Florida Sandhill Cranes are monogamous birds who breed for life. They also choose to raise their young together. These cranes are recognized for their dancing ritual in which they bow, flap their wings, pump their heads, jump/leap into the air, toss sticks and run. This dance can relieve aggression and stress while also increasing the bond between the mating cranes. By creating this dance ritual, cranes will choose each other and began to mate.


For roosting and nesting, Florida Sandhill Cranes choose shallow marshes and they forage open upland habitats for food. Both pairs will gather and build their nest which results in a large mound of leaves, grass, moss and twigs. It is typically about 3’ deep.


Females usually lay two eggs at a time but in some instances, they only lay one and on rare occasions, three. The eggs are a pale olive color and marked with brown or gray markings. The eggs are incubated by both the male and female for a period of 32 days. The female will incubate the eggs more at night.

Florida Sandhill Crane Hatchlings

Florida sandhill crane colt being fed by parent

A Florida sandhill crane colt being fed by a parent

Hatchlings, aka “colts” are well-developed, covered in down and their eyes are open. Just 24 hours after cracking from its egg, the hatchling will begin to travel from the nest with its parents. Both mama and papa bird feed their hatchlings but they quickly learn to feed themselves. Florida Sandhill Cranes are extremely devoted parents. At 65-75 days, they learn to fly. When the hatchling turns 10 months old, it is free to be on its own. Hatchlings eat peanuts, corn, insects, frogs, snakes and other smaller mammals. When Sandhill Cranes are two years old, they can start bonding together, which allows the reproduction process to start all over again.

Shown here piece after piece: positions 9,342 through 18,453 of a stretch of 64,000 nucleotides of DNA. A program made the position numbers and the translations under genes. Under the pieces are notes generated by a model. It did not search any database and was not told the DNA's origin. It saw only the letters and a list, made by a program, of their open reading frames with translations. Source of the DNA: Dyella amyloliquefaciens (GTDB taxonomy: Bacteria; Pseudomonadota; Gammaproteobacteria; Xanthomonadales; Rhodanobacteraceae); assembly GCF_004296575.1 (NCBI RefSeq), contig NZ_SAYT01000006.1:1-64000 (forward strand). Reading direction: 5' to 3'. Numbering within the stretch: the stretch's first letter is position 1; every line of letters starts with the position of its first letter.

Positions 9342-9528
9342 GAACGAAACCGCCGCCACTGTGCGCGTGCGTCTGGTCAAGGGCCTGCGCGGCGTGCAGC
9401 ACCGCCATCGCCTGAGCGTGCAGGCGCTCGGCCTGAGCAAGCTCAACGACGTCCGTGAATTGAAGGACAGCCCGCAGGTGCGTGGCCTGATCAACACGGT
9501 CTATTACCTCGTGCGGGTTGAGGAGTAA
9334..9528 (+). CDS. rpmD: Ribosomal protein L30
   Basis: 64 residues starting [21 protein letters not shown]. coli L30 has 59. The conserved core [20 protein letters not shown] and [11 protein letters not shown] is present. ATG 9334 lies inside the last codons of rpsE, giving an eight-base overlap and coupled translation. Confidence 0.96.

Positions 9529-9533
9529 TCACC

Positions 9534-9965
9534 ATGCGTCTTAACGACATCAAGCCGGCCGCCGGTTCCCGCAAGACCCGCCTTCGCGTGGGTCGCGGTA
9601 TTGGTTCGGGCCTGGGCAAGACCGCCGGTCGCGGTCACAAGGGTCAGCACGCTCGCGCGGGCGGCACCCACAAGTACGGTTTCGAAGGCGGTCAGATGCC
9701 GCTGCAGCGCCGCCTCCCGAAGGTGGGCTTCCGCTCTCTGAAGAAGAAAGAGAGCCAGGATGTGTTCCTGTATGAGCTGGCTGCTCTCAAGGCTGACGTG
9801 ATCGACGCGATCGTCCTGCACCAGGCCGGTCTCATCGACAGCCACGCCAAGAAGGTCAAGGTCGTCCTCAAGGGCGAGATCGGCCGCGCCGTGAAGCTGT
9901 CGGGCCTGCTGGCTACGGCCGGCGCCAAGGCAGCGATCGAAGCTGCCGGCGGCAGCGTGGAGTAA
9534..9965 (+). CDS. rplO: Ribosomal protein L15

Chris spends his time photographing and taking video of wildlife and nature. He spent 2 years in high school studying forestry (Gainesville, FL) and is currently studying to be an Advanced Master Naturalist at the University of Florida. His mission is to inspire others to get outside and learn.